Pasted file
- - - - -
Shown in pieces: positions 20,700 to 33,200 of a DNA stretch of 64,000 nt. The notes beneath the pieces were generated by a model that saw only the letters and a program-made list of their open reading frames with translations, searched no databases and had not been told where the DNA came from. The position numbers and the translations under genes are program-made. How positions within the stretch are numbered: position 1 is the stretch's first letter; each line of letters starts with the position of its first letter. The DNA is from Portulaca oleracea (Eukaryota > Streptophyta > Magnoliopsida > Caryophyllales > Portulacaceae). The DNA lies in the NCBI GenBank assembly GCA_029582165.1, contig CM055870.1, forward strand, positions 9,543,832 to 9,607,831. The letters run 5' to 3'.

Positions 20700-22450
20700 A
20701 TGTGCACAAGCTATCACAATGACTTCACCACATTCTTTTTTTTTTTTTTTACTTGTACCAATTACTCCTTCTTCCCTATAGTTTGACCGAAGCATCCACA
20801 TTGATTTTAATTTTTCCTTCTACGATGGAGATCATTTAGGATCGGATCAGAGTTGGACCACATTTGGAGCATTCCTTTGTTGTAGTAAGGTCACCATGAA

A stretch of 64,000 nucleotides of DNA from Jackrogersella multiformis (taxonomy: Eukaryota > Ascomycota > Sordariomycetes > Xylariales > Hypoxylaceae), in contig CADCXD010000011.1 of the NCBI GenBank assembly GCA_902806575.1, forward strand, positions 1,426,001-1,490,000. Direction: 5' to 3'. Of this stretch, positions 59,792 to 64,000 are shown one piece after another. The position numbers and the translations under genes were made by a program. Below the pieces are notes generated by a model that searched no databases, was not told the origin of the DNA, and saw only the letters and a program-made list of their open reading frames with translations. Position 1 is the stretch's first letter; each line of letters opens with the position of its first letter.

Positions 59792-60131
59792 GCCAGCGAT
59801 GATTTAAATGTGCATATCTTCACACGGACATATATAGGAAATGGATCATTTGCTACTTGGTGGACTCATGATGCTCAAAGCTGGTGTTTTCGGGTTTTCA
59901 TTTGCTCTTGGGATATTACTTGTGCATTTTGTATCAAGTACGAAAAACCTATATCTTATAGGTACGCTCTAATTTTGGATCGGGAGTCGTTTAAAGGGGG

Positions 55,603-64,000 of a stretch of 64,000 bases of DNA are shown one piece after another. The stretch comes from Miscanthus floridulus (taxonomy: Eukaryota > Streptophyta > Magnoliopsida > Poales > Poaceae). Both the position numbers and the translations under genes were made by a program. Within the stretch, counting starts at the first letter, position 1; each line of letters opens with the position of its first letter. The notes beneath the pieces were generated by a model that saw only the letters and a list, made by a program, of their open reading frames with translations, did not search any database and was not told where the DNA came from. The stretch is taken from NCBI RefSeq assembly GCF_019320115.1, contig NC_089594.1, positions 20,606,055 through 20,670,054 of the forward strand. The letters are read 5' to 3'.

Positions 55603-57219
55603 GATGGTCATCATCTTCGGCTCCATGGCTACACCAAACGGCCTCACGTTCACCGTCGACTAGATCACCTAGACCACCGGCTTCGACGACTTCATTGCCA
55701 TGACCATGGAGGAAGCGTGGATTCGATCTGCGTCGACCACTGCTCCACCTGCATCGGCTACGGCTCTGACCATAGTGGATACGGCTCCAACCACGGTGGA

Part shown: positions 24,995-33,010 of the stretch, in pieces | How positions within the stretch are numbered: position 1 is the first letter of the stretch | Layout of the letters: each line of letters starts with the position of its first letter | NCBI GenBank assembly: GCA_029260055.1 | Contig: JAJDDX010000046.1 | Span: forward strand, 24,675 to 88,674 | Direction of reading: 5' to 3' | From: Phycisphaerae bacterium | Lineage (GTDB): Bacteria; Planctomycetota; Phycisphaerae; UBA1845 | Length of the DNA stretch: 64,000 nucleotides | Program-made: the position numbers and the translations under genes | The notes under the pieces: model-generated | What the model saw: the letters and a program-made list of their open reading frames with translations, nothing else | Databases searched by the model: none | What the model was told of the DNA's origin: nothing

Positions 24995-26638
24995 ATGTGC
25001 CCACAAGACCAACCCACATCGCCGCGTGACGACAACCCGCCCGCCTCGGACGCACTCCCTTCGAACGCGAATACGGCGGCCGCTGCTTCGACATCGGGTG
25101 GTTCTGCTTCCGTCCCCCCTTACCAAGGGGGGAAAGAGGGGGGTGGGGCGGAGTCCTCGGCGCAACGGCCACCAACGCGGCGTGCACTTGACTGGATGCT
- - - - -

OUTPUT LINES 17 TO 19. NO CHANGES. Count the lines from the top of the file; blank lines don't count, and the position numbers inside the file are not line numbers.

24995 ATGTGC
25001 CCACAAGACCAACCCACATCGCCGCGTGACGACAACCCGCCCGCCTCGGACGCACTCCCTTCGAACGCGAATACGGCGGCCGCTGCTTCGACATCGGGTG
25101 GTTCTGCTTCCGTCCCCCCTTACCAAGGGGGGAAAGAGGGGGGTGGGGCGGAGTCCTCGGCGCAACGGCCACCAACGCGGCGTGCACTTGACTGGATGCT